While the nations of the world have been focused on combating the coronavirus pandemic, another infection has been impacting organizations all across the globe. The surging ransomware epidemic has resulted in billions of dollars in losses.

This specific form of malicious software has even been deployed to cripple key infrastructure like pipelines and grain co-ops.

Unfortunately, the ransomware epidemic is showing no signs of slowing down. In fact, leaders in the cybersecurity space predict that these trends are going to continue. Therefore, it is vital that you take steps to proactively guard against cyberattacks and ransomware. The future of your business will depend on it.

Below, we’ll discuss just how serious the ransomware epidemic has become. We also identify how you can safeguard your network through an innovative cybersecurity solution.

What Is Ransomware?

While you have certainly heard phrases like “malware,” “computer virus,” and “ransomware,” you may not be quite sure what the difference is between these terms.

A computer virus is a broad term used to describe one of many different types of malware or malicious software. The most common types of malware include adware, spyware, worms, keyloggers, trojans, and ransomware.

Over the last few years, ransomware has become the go-to form of malware used by most hackers. According to Investopedia, ransomware is a specific type of malware used to “hold a user’s computer system hostage until a ransom is paid.” Hackers leverage ransomware to commit extortion.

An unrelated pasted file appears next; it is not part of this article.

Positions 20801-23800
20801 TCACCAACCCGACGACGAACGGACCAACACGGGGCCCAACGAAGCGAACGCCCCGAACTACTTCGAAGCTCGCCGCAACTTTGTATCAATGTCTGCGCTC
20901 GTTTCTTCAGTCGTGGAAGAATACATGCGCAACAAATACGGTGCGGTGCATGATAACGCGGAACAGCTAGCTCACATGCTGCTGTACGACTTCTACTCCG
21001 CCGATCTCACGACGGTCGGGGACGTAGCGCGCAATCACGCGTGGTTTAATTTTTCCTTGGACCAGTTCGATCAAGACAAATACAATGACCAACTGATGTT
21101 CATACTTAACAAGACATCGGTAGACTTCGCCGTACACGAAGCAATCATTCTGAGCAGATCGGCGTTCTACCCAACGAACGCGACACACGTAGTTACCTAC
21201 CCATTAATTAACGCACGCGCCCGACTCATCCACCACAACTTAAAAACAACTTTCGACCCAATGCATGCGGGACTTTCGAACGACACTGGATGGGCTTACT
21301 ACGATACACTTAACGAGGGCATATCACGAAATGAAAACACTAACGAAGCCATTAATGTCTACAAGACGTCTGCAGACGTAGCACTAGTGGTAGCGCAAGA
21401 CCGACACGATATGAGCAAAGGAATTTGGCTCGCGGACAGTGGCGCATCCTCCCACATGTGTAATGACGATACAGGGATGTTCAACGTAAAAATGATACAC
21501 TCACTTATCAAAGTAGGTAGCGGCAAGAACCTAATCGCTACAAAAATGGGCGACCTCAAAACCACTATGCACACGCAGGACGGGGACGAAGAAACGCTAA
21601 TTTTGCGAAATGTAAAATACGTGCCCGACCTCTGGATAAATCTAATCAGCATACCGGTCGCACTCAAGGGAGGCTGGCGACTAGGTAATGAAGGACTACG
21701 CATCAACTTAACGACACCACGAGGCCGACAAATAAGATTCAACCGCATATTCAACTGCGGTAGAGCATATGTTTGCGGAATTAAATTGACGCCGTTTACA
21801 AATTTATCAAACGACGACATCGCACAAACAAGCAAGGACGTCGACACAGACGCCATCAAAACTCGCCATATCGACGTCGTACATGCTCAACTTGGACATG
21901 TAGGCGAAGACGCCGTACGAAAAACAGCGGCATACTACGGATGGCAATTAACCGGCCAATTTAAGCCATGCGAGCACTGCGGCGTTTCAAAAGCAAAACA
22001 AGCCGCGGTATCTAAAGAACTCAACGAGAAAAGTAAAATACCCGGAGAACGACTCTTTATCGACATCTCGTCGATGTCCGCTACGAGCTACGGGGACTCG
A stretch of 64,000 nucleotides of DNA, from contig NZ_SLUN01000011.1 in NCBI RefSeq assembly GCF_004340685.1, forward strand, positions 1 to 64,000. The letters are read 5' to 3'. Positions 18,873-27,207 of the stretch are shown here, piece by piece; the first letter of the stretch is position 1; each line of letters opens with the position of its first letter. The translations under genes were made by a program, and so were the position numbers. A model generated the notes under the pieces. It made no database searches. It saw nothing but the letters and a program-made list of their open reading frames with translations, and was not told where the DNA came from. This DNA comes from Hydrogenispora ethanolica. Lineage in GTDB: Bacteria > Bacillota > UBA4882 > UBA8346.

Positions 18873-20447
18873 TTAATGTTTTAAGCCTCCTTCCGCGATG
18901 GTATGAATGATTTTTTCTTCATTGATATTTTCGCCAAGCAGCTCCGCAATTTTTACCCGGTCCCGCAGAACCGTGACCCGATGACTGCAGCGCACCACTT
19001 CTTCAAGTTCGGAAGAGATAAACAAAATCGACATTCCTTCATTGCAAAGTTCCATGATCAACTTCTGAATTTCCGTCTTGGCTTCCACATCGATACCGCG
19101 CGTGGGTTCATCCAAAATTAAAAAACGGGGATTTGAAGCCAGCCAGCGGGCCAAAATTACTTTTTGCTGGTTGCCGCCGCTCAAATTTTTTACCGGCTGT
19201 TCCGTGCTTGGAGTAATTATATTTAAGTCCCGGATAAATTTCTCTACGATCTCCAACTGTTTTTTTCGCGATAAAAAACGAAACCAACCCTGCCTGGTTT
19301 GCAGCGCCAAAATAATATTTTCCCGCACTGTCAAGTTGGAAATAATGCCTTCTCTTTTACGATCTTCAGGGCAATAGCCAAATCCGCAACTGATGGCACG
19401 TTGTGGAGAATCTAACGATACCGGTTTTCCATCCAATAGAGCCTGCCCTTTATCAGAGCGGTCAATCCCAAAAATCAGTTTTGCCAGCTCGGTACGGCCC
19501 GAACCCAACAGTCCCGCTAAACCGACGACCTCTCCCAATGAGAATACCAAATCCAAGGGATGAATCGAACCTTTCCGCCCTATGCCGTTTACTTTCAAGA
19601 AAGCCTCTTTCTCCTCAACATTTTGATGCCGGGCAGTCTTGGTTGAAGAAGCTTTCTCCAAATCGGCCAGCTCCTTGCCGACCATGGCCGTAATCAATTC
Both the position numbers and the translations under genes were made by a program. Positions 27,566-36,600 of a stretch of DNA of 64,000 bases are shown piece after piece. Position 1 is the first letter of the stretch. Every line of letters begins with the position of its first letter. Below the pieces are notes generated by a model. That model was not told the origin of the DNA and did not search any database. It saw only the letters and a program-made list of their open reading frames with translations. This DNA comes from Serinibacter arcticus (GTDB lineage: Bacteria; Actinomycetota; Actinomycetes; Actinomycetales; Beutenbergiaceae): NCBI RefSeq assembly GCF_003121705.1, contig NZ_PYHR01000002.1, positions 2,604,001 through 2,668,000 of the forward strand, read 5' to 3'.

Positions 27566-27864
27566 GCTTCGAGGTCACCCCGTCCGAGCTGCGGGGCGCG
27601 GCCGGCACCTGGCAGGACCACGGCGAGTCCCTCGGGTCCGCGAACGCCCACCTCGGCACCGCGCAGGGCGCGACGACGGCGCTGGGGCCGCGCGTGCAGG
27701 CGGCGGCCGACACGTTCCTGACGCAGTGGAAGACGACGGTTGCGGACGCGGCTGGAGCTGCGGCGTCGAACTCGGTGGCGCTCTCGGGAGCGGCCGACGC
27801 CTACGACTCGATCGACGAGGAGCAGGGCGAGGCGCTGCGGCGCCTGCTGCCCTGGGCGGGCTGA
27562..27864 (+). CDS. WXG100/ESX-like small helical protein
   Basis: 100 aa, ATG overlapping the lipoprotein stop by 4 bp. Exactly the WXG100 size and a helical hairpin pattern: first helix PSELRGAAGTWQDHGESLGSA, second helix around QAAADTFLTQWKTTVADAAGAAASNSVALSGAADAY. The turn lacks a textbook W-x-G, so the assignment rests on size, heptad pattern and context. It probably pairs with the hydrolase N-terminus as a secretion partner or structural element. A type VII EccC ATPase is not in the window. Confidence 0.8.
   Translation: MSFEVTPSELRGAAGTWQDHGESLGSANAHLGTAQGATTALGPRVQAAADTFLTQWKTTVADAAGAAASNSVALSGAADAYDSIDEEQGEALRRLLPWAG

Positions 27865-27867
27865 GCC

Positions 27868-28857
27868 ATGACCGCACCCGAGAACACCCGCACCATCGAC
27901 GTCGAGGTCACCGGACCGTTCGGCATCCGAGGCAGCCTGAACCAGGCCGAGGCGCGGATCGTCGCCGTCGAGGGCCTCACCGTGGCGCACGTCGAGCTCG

Ransomware encrypts the files on a computer, thereby preventing the owner or company from accessing essential data. In order to access the files, the organization must have the encryption key. Hackers withhold this key until they receive a ransom.

Many hackers request payment in cryptocurrency, as this is believed to be more difficult to trace.

By the Numbers: Shocking Ransomware Statistics

Every year, the Federal Bureau of Investigation’s Internet Crime Complaint Center publishes an “Internet Crime Report.” According to the 2020 report, the ICCC received a total of 791,790 complaints of internet crime.

The organization has experienced a year-over-year increase annually, with 2020 being the highest total to date. The majority of the complaints pertained to phishing and non-payment or non-delivery issues.

Specifically, ransomware attacks only accounted for 2,474 of the complaints received by the ICCC. This resulted in roughly $29M in losses. However, it is important to note that BEC or “business email compromise” is a common means of delivering ransomware.

The 2020 FBI ICR states that there were nearly 20,000 instances of BEC, which resulted in over $1.8B in losses.